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Avila-Ramos v. Kammerzell

United States Court of Appeals, Tenth Circuit

June 28, 2018

MIRELLA IVONNE AVILA-RAMOS, Petitioner - Appellant,
v.
JOHN L. KAMMERZELL, United States Marshal for the District of Colorado; KENNETH DEAL, Acting United States Marshal for the District of Colorado, Respondents - Appellees.

          Appeal from the United States District Court for the District of Colorado (D.C. No. 1:16-CV-01221-WJM-KLM)

          Robert T. Fishman of Ridley, McGreevy & Winocur, P.C., Denver, Colorado, for Petitioner-Appellant.

          J. Bishop Grewell, Assistant United States Attorney (and Robert C. Troyer, United States Attorney, on the brief), Denver, Colorado, for Respondents-Appellees.

          Before BACHARACH, KELLY, and MORITZ, Circuit Judges.

          KELLY, Circuit Judge.

         Petitioner-Appellant Mirella Ivonne Avila-Ramos appeals from the district court's denial of habeas corpus relief from an extradition certification order. On appeal, she challenges the magistrate judge's and district court's probable cause rulings. We have jurisdiction under 28 U.S.C. §§ 1291 and 2253, and we affirm because the magistrate judge adequately found probable cause that Ms. Avila-Ramos committed aggravated homicide, the crime identified in the extradition request.

         Background

         Ms. Avila-Ramos is wanted for aggravated homicide in Chihuahua, Mexico. Supp. R. 26. According to the warrant for her arrest, Ms. Avila-Ramos plotted with Arturo Heriberto Herrera Rey, her paramour, to murder her husband. Id. at 38. Ms. Avila-Ramos's husband, who had survived an earlier attempt on his life, was on his way to a hospital appointment when he was attacked and killed by a hired gun. Id. at 31, 38. An investigation implicated Ms. Avila-Ramos and Mr. Rey in the hit, and Mr. Rey was convicted of aggravated homicide for his involvement in the crime. Def.'s Ex. B at 32, In re Extradition of Avila-Ramos, No. 1:15-mj-01087-NYW (D. Colo. Oct. 7, 2015), ECF No. 178-1. Now, Mexico requests Ms. Avila-Ramos's extradition from the United States to face charges for her participation in the plot. 4 R. 20-21; Supp. R. 43.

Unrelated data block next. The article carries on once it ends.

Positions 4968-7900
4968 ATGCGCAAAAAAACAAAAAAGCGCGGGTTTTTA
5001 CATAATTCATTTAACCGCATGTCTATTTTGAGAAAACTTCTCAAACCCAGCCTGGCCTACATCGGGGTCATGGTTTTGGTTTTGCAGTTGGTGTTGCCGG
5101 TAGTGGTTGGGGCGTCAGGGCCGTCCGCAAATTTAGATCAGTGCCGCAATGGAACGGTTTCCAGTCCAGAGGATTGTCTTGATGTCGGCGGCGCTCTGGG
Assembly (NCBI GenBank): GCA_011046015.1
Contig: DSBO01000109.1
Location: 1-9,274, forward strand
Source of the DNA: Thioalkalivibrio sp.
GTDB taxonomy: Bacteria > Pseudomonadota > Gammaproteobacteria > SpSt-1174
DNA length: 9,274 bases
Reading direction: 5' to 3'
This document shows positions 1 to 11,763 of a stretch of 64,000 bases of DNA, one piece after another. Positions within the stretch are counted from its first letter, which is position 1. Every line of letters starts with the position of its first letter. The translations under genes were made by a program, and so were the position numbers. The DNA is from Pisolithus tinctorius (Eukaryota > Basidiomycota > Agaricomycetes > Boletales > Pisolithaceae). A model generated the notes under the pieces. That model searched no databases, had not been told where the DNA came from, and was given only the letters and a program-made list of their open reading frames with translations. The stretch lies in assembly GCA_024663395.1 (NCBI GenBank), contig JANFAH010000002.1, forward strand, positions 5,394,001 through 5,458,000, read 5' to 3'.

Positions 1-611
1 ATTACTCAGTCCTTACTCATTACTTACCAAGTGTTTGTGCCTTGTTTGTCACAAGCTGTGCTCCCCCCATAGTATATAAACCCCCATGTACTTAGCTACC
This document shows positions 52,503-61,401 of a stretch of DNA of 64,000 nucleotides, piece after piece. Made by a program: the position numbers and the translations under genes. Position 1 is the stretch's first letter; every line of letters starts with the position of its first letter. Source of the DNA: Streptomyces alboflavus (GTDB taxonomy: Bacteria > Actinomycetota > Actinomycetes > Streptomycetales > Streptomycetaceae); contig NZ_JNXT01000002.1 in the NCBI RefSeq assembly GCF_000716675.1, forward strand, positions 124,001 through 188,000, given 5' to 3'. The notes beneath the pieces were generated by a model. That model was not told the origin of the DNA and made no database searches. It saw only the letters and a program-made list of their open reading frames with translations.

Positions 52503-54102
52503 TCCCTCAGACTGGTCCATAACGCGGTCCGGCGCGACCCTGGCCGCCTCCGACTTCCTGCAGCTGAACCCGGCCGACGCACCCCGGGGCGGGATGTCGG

After a hearing, a magistrate judge certified Ms. Avila-Ramos as extraditable. In re Extradition of Avila-Ramos, No. 1:15-mj-01087-NYW (D. Colo. May 6, 2016), ECF No. 181. Among the magistrate judge's findings was that there was sufficient evidence to establish probable cause that Ms. Avila-Ramos committed aggravated homicide. Id. at 16. Ms. Avila-Ramos filed a petition for a writ of habeas corpus challenging the extradition certification order, 1 R. 8, which the district court denied, Avila-Ramos v. Kammerzell, 228 F.Supp.3d 1196, 1204 (D. Colo. 2017). In upholding the magistrate judge's probable cause determination, though, the district court characterized Ms. Avila-Ramos's offense as conspiring to murder her husband (rather than as aggravated homicide). See id. at 1203.

         On appeal, Ms. Avila-Ramos argues that (1) a finding of probable cause for conspiring to commit murder does not subject her to extradition for aggravated homicide, the offense identified in the extradition request, and (2) the magistrate judge based her probable cause determination on inadequate evidence.

         Discussion

         Habeas review of a probable cause determination in an extradition proceeding is limited to the narrow issue of "whether there was any evidence warranting the finding that there was reasonable ground to believe the accused guilty." Peters v. Egnor, 888 F.2d 713, 717 (10th Cir. 1989) (quoting Fernandez v. Phillips, 268 U.S. 311, 312 (1925)). In other words, the petitioner's appeal "must fail if there is 'any evidence of probable cause.'" Id. (quoting Theron v. U.S. Marshal, 832 F.2d 492, 501 (9th Cir. 1987), abrogated on other grounds by United States v. Wells, 519 U.S. 482 (1997)). On appeal, we "review the district court's legal determinations de novo and its findings of fact for clear error." Smith v. United States, 82 F.3d 964, 965 (10th Cir. 1996). Here, where the district court made no additional factual findings concerning probable cause, our review of the district court's judgment is purely de novo. See Santos v. Thomas, 830 F.3d 987, 1001 (9th Cir. 2016) ("We review the district court's judgment de novo. In this context, that means that, with respect to the extradition court, we stand in the same position as did the district court." (citation omitted)).

         A. The Magistrate Judge Found Probable Cause for the Crime Identified in the Extradition Request

         Ms. Avila-Ramos first argues that she is not extraditable because probable cause was not found for the crime identified in the extradition request. The extradition request charges her with aggravated homicide, but she contends that probable cause was found for conspiracy to commit murder, which allegedly ...


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